In Love with an Alcoholic or Addict?
Loving an Alcoholic or Addict? Most people don’t set out to Date Someone Who is an Alcoholic or Addict, It just happens. People usually end up in this situation in one of two ways. The first is when you’re already in a relationship with this person before they had an addiction. The second way is when you meet someone who is an addict but you’re not in a relationship with them yet.
Whether the addiction is new or you’re falling for someone who is in drug rehab in Phoenix, you might be wondering if it’s possible to have a healthy relationship with them. Obviously, if you’re already invested in this person and share a life together, it’s a lot harder to walk away. But because it’s possible to fall in love after just a few dates, your heart may already know what it wants.
To help you better understand your relationship, let’s explore the ways that addiction affects couples. You can also check out our previous article on Tips for Dating a Recovering Alcoholic, which recommends waiting at least one year to enter a relationship with a person in recovery.
How Does Addiction Affect Intimate Relationships?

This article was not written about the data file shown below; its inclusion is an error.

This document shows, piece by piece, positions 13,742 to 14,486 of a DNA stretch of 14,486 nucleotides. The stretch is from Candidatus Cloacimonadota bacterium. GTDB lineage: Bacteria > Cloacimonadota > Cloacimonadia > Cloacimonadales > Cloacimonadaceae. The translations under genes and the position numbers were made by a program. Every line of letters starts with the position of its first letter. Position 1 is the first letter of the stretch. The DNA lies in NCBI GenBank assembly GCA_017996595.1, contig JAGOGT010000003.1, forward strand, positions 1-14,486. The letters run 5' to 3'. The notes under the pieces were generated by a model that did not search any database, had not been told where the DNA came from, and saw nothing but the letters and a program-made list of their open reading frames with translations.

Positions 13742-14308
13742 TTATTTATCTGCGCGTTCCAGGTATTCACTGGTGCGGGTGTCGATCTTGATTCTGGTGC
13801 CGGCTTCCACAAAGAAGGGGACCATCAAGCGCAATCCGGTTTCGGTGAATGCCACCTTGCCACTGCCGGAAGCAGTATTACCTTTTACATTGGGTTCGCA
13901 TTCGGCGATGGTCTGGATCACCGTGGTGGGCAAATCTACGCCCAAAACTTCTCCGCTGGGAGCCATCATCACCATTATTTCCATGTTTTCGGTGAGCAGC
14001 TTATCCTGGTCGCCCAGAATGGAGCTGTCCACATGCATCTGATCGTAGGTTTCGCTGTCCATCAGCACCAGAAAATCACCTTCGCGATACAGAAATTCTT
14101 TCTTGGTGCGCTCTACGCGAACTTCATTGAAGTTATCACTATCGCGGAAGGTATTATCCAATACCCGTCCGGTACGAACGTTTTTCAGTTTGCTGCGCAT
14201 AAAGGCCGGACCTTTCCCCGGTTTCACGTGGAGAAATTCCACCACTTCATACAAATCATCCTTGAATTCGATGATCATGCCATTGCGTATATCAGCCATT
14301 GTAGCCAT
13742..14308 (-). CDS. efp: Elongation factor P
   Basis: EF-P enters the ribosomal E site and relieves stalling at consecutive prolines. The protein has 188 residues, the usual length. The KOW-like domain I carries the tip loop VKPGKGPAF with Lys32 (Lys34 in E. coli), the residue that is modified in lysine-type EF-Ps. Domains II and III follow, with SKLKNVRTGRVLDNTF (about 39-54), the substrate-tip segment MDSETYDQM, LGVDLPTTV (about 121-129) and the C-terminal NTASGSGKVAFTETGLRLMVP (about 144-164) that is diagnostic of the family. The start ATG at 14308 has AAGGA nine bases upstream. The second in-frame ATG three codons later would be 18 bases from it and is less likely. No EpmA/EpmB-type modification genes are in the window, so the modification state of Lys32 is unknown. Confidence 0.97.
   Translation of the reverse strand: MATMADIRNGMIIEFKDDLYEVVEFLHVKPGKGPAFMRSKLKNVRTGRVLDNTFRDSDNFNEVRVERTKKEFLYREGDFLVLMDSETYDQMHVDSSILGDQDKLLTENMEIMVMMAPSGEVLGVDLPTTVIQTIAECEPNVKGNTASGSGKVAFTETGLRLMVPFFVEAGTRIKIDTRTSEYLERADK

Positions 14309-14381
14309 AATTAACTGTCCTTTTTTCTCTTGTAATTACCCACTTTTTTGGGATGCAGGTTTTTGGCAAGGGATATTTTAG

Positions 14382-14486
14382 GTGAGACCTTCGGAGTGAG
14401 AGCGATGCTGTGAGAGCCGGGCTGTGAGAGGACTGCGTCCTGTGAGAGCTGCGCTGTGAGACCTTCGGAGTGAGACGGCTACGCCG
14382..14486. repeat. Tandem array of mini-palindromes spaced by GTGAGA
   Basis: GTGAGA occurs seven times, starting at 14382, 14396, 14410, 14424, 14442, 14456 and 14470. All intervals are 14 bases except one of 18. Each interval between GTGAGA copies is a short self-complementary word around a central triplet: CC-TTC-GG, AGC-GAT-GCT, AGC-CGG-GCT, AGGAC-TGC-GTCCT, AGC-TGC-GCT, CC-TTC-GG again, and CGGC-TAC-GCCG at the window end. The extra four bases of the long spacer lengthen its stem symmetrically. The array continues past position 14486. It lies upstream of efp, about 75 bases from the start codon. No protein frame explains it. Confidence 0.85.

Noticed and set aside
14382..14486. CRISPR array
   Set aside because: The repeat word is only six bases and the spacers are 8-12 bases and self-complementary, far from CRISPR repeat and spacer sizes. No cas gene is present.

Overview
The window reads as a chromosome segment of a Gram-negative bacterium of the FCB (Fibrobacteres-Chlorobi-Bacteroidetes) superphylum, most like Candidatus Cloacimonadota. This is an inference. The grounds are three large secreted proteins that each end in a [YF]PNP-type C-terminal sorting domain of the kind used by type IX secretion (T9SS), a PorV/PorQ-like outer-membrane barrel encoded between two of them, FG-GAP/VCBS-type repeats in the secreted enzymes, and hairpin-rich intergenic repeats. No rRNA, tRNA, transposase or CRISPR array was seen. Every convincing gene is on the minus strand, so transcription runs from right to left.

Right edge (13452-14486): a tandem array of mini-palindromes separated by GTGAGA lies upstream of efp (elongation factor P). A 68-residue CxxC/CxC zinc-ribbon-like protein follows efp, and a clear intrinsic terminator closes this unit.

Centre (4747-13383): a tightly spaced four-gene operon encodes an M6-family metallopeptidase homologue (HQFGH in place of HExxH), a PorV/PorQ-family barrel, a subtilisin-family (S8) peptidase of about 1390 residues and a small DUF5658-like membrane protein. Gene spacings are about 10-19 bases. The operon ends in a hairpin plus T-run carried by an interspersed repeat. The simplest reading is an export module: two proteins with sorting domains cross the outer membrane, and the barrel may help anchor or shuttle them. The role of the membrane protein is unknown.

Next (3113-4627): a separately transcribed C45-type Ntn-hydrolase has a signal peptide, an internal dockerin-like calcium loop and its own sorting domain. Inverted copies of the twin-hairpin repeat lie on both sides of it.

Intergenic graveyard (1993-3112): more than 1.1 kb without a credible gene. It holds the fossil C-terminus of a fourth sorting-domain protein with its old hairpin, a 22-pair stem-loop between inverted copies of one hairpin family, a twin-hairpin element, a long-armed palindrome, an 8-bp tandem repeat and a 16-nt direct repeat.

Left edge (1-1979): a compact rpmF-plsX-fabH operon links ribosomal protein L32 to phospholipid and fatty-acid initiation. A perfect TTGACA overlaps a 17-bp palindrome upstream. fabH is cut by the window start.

When a person grows addicted to drugs or alcohol, there is no priority greater than the substances they use. No matter how much you love them, the addiction will almost always come first. This is not a choice but rather How Addiction Changes the Brain. Don’t lose sight of this, otherwise, you might feel that you can change the person. You can’t.
Usually, addiction starts with recreational drug use. For some people, substance abuse grabs a hold of them and the body and brain become dependent on the drug. Over time, a partner who was once loving and committed can become selfish, distant, and focused on their next fix.
Because drug and alcohol use is an addict’s priority, they won’t hesitate to lie, steal, or manipulate others to continue their use. What you see is someone completely different from the person you started dating. And if you continue to stick around and enable the addiction, you could be the victim of emotional, physical, or mental abuse.
Do I Have to Let an Addict Go?
Do You have to let go of someone that is an Alcoholic or Addict? If you’ve only been dating someone for a few months, the decision to leave the relationship may be an easier one. But many people share their lives with their loved ones and can’t make this decision easily. So our answer to, “Do I have to let an addict go?” is a maybe.
You can motivate your significant other to get help, and if they’re willing, your support can be invaluable. But not everyone is willing to get help. Many people who are in relationships with addicts Realize that They Have to Set Boundaries, and if their loved one doesn’t respect them, they have to end the relationship. Of course, if your partner is harming you or others in the home, you may have no other choice but to leave.
Know that there are Other Ways to Love an Addict